Mary of Burgundy: The Basics

by Heather R. Darsie, JD

Marie de Valois, Hereditary Duchess of Burgundy, was born on 13 February 1457. She was born at Coudenburg Palace in Brussels, which existed since at least the 12th century. Known commonly as Mary of Burgundy, her parents were Charles Martin, known as the Bold, and Isabelle of Bourbon. Isabelle was Charles’ second wife. He was wed to his first wife, Catherine of Valois, when the two were both quite young. Catherine was five years older than Charles. Catherine suffered from delicate health, and died at the age of 18 in 1446. Charles was 13 at the time of Catherine’s death. Catherine and Charles did not have children.

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Mary of Burgundy, possibly by Michael Pacher

Charles married Isabelle of Bourbon on 30 October 1454. Isabelle was first cousin of Charles Martin; his paternal and her maternal grandparents were John the Fearless of Burgundy and Margaret of Bavaria. Isabelle was roughly a year younger than Charles. Their marriage was the product of a truce between Charles’ father and Isabelle’s father. Despite its inauspicious beginning, the marriage became a love match.

Two-and-a-half years later, on 13 February 1457, Charles’ only child was born. Sadly, Isabelle died on 25 September 1465 in the Abbey of Saint Michael in Antwerp, likely of tuberculosis. Isabelle was roughly twenty-eight when she died.

Isabelle’s death allowed Charles to renew his interest in a marital alliance with England. At the time that Charles married Isabelle of Bourbon, he had been interested in marrying Anne of York. Anne was the eldest sibling of Edward IV of England. Unfortunately, Anne had married the Duke of Exeter in around 1447. Now that Charles was a widower twice-over and with no male heirs, he again sought a York bride.

Margaret of York was born 3 May 1446, making her thirteen years younger than Charles. After staunch opposition from Louis XI of France, Margaret married Charles. She and Charles never had children of their own, but Margaret exerted a great deal of energy and care in the raising of her stepdaughter, Mary.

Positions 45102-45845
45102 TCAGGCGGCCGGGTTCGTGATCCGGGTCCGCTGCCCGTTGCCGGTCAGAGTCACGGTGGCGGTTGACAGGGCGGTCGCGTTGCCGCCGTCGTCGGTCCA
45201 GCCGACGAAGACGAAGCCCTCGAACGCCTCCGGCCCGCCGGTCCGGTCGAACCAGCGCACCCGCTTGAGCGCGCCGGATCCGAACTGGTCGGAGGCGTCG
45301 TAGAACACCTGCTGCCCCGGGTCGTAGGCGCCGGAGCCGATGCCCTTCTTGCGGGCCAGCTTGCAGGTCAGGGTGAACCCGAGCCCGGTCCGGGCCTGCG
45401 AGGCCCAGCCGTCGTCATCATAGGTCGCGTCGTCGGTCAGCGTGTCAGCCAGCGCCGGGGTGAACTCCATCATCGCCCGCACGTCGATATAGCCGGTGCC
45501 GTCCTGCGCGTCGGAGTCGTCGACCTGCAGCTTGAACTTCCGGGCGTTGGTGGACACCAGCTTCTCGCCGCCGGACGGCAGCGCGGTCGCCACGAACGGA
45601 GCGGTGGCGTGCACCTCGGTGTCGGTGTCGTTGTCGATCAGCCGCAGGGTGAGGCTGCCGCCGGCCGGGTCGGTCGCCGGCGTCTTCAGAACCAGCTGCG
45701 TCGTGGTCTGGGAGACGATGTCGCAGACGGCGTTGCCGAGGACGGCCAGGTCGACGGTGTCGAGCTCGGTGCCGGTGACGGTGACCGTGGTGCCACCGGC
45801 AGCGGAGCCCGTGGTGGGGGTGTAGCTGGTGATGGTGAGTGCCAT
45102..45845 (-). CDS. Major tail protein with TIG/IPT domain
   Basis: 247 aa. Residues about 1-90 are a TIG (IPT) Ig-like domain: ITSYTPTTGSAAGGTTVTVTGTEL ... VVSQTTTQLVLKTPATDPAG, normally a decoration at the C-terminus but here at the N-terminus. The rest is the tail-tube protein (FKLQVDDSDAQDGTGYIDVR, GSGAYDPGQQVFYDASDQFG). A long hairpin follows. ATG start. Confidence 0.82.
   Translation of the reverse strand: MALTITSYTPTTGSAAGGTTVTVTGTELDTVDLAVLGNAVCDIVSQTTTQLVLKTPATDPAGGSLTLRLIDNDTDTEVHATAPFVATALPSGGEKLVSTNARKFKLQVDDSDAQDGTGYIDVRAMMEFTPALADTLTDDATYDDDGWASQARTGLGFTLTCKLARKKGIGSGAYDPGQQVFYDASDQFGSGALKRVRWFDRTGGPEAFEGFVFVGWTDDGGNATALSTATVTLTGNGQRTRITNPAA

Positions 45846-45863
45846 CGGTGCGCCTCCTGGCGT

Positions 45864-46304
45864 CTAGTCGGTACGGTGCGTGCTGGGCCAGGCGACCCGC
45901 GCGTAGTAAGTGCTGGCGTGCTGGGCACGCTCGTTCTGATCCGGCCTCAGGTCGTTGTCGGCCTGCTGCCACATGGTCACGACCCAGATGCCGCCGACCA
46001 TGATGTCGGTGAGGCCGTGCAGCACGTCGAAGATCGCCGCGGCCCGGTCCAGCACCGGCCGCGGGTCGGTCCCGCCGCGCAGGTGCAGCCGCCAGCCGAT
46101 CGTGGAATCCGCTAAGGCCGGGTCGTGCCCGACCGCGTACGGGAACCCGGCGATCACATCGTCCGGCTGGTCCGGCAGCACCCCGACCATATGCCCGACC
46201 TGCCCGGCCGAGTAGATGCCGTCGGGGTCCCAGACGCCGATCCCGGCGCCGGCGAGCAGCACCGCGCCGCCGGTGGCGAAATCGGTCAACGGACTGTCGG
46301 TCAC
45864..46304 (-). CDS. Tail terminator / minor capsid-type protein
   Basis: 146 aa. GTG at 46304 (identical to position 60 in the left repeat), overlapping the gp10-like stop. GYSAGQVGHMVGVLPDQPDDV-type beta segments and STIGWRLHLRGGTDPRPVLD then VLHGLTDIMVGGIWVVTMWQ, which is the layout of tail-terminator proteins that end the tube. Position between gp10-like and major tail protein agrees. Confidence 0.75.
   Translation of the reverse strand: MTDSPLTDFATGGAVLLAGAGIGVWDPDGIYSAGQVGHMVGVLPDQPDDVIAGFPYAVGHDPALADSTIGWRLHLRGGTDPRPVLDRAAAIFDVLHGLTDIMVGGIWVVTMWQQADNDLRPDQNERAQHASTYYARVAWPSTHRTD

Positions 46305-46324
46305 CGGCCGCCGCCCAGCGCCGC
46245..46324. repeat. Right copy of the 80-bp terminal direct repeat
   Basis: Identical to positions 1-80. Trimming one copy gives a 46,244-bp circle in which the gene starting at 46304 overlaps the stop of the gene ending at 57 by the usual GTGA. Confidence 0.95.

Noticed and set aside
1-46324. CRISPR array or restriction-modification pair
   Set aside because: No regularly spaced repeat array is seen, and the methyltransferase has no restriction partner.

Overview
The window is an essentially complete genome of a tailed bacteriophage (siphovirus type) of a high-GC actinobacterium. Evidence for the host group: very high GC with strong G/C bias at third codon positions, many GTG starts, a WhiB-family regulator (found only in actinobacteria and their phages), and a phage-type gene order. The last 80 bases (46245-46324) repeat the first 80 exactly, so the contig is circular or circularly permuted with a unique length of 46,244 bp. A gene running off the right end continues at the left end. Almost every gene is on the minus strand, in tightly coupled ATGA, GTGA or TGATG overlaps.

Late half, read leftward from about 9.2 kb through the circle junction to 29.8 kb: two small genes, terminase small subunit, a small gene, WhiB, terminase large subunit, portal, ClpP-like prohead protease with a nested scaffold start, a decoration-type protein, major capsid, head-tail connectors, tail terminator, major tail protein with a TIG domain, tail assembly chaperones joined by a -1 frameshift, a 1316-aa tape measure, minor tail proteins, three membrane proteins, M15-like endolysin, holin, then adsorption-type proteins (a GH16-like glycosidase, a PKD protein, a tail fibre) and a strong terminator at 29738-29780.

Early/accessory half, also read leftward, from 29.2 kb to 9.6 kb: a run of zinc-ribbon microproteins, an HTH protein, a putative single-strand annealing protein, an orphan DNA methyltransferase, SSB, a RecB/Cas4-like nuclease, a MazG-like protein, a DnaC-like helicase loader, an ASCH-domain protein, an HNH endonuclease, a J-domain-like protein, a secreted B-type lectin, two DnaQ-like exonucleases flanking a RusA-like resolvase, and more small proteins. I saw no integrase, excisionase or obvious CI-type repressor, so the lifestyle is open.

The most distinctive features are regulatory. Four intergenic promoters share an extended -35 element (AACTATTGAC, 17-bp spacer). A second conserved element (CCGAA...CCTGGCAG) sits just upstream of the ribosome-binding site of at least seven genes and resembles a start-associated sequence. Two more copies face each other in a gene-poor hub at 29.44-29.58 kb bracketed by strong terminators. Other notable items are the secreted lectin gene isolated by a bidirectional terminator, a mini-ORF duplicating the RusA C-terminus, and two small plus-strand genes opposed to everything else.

Things changed dramatically for Mary when her grandfather died in 1467, making her father Charles the Duke of Burgundy, and ten-year-old Mary the presumptive heiress to the vast Burgundian holdings. Little Mary had several suitors during her childhood, including Louis XI of France, and then Louis’s infant son Charles VIII, along with the Duke Nicholas of Lorraine. Nothing was meaningfully negotiated with any of these individuals before Charles VIII’s death in April 1498. And aside from that, whatever plans were in action for young Mary were altered dramatically by the death of her father on 5 January 1477 in Nancy.

Mary, not quite twenty years old, was suddenly struggling to maintain control of Burgundy and find a husband who could help her. Louis XI attempted to force Mary to wed his son so that France could claim the Burgundian territories. This did not come to pass. Mary wed Archduke Maximilian of Austria in August 1477 instead.

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Engagement of Maximilian I and Mary of Burgundy, c. 1500, by Albrecht Duerer

Mary and Maximilian enjoyed a happy marriage, and had three children together. The oldest, named Philip, was born 22 July 1478. Their only daughter, Margaret, was born 10 January 1480. A final child, Francis, was born in September 1481. Sadly, little Francis lived for only three months. Both Philip and Margaret lived to adulthood, with Philip becoming the father of the extremely powerful Holy Roman Emperor Charles V.

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Mary of Burgundy being chased by Death whilst hunting, illuminated manuscript, 15th century

Sadly, Mary died of her injuries after falling from her horse during a falcon hunt in 1482. Adolph of Cleves, a cousin of Mary’s, had organized the hunt and no doubt felt intensely upset at the death of the young woman. Mary died on 27 March 1482. Maximilian wed twice more, but did not have any other legitimate children besides his children with Mary.

You Might Also Like

  1. Margaret of York, Duchess Consort of Burgundy
  2. The Six Fiancées of Charles V
  3. Anna of Cleves’ Early Life and Court Culture
  4. What was the Frauenzimmer?

Love learning about the Early Modern period? Are you interested in Tudor history or Women’s history? Then check out my book, Anna, Duchess of Cleves: The King’s ‘Beloved Sister’, a new biography about Anna of Cleves told from the German perspective!

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Sources & Suggested Reading

  1. Leitner, Thea. Habsburgs Goldene Bräute. Durch Mitgift zur Macht. Munich: Piper (2005).

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